Being asleep at the time of a residential fire is an important risk factor for fire-related death. Although home fire safety professionals have expressed significant concerns regarding the ineffectiveness of conventional smoke alarms for sleeping children, relatively little research has been done on this important issue.
The objective of this study is to determine the key smoke alarm characteristics that result in successful awakening of children and prompt their rapid escape. This is essential for the development of an effective and practical smoke alarm for sleeping children for use in homes and other locations where children sleep.
The 5-12 year old target group in this study merits attention because they are extraordinarily unlikely to awaken to a conventional residential smoke alarm and perform self-rescue in the event of a fire, and because our preliminary study strongly suggests that an effective and practical alarm for this age group is achievable.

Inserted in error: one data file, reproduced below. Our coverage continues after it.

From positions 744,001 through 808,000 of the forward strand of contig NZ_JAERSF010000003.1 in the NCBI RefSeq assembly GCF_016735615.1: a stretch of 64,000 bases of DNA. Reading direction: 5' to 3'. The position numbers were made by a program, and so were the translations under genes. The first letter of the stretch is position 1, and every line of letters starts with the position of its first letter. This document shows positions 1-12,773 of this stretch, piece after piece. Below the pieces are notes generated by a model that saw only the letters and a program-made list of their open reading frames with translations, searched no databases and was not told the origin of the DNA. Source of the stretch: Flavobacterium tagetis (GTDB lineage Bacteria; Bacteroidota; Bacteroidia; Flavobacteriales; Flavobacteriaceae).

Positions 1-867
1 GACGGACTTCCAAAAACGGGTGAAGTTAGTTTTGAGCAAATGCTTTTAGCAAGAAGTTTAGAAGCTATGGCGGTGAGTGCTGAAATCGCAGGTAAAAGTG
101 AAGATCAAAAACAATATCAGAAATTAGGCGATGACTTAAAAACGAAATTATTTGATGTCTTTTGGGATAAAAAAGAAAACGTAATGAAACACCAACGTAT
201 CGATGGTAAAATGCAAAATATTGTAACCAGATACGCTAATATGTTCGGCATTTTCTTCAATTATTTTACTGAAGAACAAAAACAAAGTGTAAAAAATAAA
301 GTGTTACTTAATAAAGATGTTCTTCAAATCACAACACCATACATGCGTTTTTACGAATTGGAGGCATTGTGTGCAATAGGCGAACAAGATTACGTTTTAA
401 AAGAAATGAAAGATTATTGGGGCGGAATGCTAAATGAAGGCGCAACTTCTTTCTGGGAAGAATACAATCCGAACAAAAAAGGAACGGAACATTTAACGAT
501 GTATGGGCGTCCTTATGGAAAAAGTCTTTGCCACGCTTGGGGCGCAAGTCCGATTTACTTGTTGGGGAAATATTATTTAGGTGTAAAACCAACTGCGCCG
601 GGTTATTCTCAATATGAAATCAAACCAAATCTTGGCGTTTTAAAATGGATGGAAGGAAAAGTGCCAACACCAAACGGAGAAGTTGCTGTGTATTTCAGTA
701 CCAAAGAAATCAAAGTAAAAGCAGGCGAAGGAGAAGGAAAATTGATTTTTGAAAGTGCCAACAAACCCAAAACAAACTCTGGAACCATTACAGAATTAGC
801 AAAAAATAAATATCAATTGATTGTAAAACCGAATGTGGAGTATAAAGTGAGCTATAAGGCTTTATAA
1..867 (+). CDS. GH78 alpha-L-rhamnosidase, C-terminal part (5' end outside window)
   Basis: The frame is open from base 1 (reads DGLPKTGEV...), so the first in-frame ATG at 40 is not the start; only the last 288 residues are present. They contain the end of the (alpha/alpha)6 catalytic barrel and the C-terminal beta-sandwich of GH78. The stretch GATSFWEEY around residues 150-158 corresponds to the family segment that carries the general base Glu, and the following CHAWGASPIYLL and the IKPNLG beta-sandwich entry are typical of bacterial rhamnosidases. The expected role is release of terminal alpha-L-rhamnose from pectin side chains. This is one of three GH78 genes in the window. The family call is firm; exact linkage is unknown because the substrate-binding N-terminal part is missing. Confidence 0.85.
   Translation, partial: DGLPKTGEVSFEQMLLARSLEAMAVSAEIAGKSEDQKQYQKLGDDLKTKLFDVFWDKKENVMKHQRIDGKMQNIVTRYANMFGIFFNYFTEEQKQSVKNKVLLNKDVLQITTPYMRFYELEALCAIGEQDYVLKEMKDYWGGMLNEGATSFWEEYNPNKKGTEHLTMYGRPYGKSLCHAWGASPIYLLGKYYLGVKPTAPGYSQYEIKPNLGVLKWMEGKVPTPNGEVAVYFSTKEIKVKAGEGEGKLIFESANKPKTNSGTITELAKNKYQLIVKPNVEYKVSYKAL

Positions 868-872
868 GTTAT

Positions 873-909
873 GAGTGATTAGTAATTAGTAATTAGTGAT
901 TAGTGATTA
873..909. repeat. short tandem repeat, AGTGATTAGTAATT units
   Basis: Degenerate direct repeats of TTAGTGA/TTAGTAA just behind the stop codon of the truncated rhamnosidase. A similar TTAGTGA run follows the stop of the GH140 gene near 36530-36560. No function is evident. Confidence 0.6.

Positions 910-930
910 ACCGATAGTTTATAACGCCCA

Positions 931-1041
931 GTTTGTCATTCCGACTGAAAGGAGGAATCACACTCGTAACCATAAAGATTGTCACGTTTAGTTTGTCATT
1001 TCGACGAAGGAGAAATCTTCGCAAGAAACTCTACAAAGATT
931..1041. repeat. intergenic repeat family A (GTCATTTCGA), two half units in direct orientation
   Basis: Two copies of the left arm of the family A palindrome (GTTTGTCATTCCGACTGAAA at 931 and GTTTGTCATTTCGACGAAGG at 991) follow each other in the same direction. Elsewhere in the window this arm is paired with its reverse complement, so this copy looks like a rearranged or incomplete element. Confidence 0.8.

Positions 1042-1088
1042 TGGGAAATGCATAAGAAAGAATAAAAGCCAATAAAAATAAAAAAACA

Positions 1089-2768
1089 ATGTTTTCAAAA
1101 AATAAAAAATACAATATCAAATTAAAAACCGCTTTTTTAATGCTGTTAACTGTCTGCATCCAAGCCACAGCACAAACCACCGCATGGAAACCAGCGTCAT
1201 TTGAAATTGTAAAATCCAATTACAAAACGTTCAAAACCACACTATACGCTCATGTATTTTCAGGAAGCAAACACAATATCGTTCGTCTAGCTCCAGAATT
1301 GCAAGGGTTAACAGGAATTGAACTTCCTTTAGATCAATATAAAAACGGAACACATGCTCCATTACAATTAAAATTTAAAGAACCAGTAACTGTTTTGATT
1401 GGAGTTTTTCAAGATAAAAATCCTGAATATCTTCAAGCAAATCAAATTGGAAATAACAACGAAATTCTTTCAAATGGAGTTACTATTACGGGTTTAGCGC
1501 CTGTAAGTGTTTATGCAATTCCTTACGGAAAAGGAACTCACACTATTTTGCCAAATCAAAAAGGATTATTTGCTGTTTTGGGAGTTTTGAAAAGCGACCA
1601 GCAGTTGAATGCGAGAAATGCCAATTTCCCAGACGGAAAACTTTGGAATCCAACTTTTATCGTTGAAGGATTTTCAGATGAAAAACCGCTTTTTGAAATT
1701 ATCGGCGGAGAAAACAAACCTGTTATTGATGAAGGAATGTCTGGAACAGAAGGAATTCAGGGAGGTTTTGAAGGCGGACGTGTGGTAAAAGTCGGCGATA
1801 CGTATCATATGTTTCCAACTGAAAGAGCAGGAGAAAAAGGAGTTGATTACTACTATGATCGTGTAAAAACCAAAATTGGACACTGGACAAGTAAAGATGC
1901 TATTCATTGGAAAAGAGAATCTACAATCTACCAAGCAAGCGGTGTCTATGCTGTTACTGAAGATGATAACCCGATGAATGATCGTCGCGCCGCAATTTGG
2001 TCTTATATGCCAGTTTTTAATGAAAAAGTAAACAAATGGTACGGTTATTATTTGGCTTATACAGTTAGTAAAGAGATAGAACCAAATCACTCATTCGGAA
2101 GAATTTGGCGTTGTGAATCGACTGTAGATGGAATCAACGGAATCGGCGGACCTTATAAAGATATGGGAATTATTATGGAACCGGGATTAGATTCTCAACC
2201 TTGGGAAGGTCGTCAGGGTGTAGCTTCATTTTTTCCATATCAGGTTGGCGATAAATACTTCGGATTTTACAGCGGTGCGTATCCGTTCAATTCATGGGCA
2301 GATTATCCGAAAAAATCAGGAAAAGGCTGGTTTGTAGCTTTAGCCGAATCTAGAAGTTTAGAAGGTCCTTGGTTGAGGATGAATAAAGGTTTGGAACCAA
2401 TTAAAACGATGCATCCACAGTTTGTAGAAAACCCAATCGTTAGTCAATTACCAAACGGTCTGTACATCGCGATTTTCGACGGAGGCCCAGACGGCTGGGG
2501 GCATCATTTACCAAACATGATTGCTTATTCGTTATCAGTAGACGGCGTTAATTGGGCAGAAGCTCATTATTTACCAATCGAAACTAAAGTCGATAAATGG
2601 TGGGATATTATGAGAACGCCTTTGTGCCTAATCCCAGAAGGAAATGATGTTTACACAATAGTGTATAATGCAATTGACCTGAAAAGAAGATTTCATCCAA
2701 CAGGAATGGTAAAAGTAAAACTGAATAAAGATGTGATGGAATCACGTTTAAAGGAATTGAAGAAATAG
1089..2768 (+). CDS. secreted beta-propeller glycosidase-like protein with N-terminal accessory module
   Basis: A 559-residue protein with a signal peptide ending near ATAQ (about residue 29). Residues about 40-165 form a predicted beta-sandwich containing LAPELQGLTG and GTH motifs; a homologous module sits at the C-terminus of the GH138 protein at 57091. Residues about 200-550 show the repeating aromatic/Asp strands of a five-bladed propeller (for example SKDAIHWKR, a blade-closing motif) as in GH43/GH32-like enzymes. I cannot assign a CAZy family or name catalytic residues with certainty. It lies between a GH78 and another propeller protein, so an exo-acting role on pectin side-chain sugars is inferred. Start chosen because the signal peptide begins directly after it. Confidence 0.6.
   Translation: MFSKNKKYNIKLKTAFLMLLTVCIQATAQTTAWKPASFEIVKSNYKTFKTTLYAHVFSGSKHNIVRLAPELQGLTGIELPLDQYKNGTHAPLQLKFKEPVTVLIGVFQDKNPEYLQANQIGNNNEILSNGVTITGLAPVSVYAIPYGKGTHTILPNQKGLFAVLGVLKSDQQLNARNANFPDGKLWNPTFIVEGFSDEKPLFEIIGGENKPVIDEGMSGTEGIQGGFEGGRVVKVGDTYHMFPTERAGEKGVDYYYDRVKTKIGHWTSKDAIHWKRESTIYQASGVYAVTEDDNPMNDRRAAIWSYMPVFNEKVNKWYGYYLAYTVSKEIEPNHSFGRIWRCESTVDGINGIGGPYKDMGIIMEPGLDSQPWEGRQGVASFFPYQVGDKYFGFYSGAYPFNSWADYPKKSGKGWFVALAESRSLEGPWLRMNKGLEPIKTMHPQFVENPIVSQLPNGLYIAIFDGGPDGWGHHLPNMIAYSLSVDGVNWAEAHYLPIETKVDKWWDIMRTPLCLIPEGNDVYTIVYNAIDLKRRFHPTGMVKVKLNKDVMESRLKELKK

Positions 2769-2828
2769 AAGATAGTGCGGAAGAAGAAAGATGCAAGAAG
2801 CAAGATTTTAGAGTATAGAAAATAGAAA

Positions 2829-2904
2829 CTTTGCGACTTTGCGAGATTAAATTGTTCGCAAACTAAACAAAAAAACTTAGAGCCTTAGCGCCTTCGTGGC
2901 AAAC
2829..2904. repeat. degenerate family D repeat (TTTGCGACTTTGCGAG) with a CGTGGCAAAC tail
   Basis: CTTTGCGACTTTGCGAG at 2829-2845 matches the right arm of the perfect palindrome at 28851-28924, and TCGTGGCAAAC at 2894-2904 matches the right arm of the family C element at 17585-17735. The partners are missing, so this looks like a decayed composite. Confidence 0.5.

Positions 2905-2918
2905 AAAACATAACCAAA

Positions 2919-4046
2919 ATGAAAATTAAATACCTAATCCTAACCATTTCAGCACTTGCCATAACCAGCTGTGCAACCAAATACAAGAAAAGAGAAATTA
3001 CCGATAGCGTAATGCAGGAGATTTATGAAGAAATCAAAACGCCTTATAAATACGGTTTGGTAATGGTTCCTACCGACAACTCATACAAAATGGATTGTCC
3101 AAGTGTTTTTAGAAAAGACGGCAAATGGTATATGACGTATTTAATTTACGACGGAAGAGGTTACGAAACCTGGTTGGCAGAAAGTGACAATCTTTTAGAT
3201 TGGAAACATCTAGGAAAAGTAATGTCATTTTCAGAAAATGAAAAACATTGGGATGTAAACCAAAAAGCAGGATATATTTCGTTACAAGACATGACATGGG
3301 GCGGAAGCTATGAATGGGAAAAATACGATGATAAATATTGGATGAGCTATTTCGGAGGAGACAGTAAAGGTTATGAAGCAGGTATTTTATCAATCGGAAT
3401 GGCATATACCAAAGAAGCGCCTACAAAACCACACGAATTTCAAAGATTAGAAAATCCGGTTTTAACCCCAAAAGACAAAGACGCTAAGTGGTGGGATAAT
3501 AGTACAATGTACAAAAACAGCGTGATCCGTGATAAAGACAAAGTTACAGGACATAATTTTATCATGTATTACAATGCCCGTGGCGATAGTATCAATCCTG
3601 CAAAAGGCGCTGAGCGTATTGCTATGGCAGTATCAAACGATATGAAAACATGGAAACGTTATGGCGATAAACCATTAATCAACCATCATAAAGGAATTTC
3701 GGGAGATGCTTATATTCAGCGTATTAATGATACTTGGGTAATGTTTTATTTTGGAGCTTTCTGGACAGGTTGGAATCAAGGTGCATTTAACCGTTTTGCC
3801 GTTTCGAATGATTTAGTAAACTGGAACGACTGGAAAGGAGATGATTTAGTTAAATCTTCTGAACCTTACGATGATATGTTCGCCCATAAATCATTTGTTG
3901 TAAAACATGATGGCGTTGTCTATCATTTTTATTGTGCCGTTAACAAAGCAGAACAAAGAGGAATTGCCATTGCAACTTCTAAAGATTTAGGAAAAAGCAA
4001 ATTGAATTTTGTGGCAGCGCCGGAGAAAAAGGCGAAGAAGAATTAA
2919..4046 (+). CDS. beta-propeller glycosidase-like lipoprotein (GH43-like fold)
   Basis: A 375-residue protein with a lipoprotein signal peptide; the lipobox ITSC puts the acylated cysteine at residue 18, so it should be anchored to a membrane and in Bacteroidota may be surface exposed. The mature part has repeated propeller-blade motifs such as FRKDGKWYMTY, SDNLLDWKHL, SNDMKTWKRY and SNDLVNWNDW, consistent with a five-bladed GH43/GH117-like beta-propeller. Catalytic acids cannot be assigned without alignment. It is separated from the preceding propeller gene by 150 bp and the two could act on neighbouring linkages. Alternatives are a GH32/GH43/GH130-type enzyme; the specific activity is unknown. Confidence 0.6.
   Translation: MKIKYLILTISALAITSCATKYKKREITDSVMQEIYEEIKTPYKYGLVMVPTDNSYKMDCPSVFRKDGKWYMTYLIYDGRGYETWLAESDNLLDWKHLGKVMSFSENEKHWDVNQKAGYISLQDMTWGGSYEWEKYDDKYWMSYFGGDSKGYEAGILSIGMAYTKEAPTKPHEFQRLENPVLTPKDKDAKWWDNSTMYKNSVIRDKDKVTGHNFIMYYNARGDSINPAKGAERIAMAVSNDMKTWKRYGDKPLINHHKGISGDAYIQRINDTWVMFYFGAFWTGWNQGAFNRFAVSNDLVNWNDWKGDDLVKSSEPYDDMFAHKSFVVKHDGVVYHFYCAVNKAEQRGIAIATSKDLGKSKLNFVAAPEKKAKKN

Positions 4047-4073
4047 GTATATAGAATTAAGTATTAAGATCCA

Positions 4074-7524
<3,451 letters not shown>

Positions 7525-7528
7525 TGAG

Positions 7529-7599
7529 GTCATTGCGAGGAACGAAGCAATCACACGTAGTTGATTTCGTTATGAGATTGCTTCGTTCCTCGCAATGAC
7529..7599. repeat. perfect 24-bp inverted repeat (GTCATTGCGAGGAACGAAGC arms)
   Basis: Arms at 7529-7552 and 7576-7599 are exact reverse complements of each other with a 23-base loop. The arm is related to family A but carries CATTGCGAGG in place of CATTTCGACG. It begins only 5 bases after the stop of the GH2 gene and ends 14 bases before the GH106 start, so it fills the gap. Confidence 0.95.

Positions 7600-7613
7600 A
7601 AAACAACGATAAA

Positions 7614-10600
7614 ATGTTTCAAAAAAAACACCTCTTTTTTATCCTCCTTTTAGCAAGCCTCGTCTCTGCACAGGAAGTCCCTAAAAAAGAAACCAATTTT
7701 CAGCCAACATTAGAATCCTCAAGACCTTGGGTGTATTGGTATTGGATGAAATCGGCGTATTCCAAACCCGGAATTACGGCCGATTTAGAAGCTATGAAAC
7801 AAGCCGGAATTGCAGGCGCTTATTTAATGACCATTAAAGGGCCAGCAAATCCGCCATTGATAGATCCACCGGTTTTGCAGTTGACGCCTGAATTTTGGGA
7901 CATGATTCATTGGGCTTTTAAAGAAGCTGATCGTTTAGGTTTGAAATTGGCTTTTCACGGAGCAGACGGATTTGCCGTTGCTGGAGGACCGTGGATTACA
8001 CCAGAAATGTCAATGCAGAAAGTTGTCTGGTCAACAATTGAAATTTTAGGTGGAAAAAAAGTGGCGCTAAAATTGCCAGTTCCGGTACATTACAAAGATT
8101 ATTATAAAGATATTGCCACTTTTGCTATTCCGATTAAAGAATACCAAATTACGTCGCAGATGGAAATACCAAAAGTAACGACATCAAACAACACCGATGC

To view details of the smoke alarm study process and to see if you or your child is eligible to participate, please visit the Smoke Alarm Study Participation page.
The Smoke Alarm Study is funded by the Centers for Disease Control (CDC).
For more information regarding home fire safety, please visit the Fire & Burns page.
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